It is illegal to bring firewood into the state of Oregon from a state outside of the Pacific Northwest (i.e., OR, WA, ID) or from the Canadian provinces of Ontario, Quebec, or British Columbia. Oregon’s Department of Agriculture requires that all heat-treated firewood that enters the state from outside these areas be labeled as “Approved Pacific Northwest Firewood” or “Approved Pest Free”. These rules are in place to protect Oregon from harmful forest pests that spread to new areas via the movement of firewood.
Because some areas in Oregon are already infested with the pests that cause sudden oak death and Dutch elm disease, it is against the law to move firewood out of, or within, these 13 counties. Also, most midwestern and eastern states prohibit firewood entering from Oregon to prevent the spread of thousand cankers disease of walnut.
Authorities in Oregon recommend that firewood never be moved more than 50 miles from its origin; keeping it within 10 miles or less is best. Since collecting downed wood within all national and state parks is against the law, Oregon’s State Parks suggest you buy your firewood at the campground, or close to it.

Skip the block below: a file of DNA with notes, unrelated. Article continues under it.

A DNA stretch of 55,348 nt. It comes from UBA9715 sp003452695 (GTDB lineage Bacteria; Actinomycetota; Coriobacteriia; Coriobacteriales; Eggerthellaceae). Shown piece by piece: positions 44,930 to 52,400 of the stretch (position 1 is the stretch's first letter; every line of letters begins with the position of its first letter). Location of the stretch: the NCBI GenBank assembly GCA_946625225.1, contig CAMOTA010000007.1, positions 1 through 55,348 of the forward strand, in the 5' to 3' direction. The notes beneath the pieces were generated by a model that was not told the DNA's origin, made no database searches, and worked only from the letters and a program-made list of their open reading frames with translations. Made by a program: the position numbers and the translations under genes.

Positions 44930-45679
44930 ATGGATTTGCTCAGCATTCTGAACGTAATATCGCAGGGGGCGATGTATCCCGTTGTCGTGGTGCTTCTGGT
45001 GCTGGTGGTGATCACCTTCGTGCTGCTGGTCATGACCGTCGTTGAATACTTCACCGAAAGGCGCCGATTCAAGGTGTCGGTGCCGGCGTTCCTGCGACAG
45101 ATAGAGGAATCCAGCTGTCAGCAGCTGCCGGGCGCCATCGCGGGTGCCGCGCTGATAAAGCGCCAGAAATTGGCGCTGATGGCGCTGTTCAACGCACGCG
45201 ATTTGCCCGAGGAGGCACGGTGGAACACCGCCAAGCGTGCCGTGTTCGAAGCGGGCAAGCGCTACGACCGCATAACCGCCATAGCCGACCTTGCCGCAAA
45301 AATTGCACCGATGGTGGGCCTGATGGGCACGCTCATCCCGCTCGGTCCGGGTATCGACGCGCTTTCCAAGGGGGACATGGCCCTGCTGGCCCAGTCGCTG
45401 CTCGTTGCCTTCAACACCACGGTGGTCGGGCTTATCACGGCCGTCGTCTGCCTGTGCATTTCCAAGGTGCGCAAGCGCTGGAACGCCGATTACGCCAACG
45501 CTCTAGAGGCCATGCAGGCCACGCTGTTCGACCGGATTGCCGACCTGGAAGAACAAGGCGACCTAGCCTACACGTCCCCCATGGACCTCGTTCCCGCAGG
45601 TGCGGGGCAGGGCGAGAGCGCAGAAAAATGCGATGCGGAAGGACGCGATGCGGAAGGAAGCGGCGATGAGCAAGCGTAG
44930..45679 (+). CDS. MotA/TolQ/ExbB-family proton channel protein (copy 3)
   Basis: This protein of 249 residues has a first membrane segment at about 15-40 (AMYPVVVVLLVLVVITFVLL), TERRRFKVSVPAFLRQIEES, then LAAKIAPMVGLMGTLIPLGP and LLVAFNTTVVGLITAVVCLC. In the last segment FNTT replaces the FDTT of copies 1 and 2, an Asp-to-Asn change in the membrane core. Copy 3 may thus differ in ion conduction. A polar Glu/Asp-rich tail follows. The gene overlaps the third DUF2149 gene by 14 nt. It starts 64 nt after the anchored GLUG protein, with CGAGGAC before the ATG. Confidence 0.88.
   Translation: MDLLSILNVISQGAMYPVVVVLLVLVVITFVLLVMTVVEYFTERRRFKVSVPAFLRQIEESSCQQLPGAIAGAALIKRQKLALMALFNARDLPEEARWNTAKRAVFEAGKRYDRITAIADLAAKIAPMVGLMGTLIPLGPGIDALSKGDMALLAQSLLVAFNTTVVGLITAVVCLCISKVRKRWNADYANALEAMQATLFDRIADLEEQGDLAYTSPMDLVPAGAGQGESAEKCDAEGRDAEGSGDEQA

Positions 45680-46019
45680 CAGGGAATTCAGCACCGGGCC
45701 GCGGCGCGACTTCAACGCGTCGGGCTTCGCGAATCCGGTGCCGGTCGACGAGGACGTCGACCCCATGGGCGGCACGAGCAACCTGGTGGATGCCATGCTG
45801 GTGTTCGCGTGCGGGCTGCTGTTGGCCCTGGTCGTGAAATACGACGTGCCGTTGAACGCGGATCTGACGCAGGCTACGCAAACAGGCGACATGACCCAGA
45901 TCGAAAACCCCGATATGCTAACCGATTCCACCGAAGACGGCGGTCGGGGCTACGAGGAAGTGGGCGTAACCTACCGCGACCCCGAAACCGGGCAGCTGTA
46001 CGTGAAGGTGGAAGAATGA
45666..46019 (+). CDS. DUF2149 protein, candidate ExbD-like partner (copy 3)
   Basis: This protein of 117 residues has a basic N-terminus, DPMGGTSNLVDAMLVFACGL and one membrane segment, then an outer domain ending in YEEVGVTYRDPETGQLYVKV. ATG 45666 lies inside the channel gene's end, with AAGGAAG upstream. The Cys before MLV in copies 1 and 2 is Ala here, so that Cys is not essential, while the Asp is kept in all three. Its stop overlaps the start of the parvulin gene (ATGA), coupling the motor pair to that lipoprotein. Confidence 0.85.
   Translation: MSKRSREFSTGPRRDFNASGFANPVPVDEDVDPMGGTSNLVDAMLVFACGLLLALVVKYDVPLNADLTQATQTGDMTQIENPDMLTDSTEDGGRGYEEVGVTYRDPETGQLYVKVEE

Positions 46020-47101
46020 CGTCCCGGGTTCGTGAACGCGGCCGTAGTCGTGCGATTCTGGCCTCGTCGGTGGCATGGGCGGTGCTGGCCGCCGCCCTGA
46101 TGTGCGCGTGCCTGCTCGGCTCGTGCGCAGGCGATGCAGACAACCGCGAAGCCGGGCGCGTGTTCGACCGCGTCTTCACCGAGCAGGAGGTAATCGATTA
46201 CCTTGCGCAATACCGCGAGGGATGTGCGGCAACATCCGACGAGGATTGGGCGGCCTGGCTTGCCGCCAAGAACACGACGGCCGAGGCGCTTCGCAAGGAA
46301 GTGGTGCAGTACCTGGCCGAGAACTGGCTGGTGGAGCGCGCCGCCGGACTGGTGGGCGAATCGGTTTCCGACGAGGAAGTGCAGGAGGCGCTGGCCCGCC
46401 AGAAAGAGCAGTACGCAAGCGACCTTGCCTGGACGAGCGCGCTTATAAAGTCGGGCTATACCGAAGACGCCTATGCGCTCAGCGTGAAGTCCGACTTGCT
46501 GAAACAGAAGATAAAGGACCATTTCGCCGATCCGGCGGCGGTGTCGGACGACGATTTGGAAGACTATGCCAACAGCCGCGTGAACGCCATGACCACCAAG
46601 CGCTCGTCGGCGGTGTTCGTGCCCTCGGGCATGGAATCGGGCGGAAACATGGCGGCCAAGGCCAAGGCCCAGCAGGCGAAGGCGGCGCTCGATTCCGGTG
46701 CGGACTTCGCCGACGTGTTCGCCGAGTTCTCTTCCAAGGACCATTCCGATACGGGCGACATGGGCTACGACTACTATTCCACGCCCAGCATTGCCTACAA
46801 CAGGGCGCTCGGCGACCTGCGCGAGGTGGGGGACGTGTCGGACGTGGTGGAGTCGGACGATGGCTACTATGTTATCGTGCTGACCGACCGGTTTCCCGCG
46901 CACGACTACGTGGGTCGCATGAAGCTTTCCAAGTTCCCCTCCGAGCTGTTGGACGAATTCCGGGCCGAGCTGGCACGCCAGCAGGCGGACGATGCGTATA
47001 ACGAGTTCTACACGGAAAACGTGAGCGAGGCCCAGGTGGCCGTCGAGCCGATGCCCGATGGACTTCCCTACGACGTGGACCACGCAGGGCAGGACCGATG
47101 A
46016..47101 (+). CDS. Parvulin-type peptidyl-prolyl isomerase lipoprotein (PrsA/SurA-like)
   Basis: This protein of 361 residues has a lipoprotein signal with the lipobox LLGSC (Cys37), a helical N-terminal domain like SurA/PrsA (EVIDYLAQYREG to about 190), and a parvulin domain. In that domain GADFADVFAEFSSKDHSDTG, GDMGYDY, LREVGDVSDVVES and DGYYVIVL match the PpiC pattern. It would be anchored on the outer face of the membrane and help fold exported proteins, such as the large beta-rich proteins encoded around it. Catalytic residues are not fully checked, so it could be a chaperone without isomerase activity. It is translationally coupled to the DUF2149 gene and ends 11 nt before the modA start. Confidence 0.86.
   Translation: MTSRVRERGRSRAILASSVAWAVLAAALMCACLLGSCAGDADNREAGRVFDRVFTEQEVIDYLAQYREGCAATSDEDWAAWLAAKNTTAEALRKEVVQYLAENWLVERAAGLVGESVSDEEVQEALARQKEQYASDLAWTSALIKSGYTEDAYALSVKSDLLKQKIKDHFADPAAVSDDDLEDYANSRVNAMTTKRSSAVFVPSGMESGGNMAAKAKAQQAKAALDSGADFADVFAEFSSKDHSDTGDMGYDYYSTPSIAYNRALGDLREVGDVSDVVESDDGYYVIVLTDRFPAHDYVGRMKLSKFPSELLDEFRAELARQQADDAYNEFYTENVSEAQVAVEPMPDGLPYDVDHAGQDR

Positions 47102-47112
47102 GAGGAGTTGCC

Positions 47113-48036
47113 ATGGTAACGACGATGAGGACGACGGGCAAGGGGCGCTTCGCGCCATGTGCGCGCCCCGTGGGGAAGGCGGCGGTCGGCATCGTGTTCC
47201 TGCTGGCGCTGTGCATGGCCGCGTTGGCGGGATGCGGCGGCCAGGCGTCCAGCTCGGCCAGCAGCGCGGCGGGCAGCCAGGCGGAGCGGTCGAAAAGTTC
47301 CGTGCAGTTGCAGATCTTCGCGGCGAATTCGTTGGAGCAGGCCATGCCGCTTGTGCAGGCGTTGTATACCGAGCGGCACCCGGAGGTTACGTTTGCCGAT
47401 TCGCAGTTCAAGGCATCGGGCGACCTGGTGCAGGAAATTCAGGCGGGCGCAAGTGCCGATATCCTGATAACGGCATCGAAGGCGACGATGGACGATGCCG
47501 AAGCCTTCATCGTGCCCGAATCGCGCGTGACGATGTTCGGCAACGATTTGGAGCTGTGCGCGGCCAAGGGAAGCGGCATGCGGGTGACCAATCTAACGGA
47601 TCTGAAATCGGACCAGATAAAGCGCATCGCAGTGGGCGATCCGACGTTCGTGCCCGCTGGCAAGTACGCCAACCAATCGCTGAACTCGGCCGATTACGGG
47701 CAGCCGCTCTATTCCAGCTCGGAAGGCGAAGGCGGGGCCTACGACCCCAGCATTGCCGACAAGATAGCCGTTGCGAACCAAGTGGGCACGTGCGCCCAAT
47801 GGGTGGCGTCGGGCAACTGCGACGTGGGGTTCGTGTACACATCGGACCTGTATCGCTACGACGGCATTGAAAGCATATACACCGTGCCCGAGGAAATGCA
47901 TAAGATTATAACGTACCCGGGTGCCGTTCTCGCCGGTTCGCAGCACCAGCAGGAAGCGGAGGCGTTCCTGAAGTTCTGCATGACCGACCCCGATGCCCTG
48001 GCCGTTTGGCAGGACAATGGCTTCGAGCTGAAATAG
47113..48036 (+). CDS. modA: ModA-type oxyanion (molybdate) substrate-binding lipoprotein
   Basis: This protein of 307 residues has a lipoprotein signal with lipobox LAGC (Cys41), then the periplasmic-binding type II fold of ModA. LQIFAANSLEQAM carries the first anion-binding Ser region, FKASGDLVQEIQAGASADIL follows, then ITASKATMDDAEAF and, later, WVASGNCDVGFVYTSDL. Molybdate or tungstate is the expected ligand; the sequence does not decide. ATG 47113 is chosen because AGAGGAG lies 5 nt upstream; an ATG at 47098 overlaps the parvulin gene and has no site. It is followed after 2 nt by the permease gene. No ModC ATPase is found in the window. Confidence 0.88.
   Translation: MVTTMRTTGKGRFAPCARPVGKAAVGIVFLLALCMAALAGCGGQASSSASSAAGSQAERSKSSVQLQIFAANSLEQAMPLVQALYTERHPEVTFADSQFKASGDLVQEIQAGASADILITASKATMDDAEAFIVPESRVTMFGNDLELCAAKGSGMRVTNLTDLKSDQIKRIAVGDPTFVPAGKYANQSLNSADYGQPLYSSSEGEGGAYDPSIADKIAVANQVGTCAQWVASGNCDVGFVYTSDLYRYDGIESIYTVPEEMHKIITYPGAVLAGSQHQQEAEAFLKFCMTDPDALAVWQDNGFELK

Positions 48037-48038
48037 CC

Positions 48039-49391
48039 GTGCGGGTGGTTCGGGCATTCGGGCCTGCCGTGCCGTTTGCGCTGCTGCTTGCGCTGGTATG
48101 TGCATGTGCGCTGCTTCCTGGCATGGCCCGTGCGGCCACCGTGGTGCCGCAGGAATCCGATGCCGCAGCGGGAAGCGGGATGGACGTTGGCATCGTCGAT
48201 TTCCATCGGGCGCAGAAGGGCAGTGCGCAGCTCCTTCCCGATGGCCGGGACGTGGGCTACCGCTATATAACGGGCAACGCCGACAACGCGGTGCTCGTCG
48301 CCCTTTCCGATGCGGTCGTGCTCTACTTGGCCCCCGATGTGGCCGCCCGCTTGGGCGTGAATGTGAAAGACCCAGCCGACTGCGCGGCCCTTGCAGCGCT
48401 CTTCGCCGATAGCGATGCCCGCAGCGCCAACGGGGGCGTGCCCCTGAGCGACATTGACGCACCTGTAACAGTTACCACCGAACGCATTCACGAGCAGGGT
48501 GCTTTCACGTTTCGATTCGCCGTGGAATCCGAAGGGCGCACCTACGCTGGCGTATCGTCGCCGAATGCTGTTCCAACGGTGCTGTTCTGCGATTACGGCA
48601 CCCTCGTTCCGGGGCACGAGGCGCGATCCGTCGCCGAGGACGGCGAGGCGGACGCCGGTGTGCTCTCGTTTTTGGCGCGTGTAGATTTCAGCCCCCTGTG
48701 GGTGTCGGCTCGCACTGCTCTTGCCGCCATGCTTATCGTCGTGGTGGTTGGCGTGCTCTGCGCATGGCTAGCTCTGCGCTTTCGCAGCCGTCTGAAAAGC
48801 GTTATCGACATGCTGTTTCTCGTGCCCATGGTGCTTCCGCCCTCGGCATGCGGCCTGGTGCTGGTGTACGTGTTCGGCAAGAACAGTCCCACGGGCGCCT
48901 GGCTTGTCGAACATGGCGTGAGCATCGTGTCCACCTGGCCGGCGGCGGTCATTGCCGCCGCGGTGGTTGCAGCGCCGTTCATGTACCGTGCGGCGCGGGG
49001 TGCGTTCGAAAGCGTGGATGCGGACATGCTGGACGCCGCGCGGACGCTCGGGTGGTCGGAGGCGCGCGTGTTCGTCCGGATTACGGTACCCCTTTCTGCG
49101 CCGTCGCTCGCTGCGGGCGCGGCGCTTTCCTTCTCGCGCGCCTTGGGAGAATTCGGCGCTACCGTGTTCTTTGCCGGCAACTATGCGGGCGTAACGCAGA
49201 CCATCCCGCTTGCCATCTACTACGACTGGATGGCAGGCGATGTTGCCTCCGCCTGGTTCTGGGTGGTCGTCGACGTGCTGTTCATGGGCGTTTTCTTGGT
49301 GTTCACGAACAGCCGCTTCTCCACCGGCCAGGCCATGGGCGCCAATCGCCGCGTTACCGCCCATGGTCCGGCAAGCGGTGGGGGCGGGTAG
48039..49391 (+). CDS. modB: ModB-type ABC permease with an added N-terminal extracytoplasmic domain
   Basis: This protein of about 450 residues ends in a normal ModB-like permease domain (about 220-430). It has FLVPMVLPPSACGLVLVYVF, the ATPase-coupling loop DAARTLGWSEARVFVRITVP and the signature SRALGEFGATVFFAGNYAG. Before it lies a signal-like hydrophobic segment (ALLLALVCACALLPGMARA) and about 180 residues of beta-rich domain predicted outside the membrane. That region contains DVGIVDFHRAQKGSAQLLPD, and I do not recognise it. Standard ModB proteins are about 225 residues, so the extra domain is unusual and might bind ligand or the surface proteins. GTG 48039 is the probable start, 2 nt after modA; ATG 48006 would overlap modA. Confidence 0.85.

This summary is accurate to the best of DMF staff abilities as of 10 June 2021.
Oregon Web Resources :
- Oregon Department of Agriculture, Firewood Page
- Oregon Firewood Rule, as Interpreted on OregonLaws.orgs
- Rule 603-052-1080: Oregon’s Firewood Restrictions to Prevent Transport Invasive Species
- Oregon Invasive Species Council Don’t Move Firewood Page
- Oregon’s Department of Forestry Forest Health Program
- Oregon’s Insect Pest Prevention and Management Program
- Insect pest diagnostic guide
- Oregon Invasive Species Reporting Website
- Become an Oregon Forest Pest Detector!
Pest Specific Resources:
- Field Guide to Common Diseases and Insects of Oregon
- Thousand Cankers Disease Information and Map Archives
- USDA APHIS Thousand Cankers Disease
- Japanese Beetle
- Japanese Beetle Identification
- Dutch Elm Disease: Portland Trees
- Asian Gypsy Moth, Threat and Opportunity brochure (January 2016)
- European Gypsy Moth
- Oregon trees’ next nemesis: Bark beetles
- Oregon Invasive Pests Hotline
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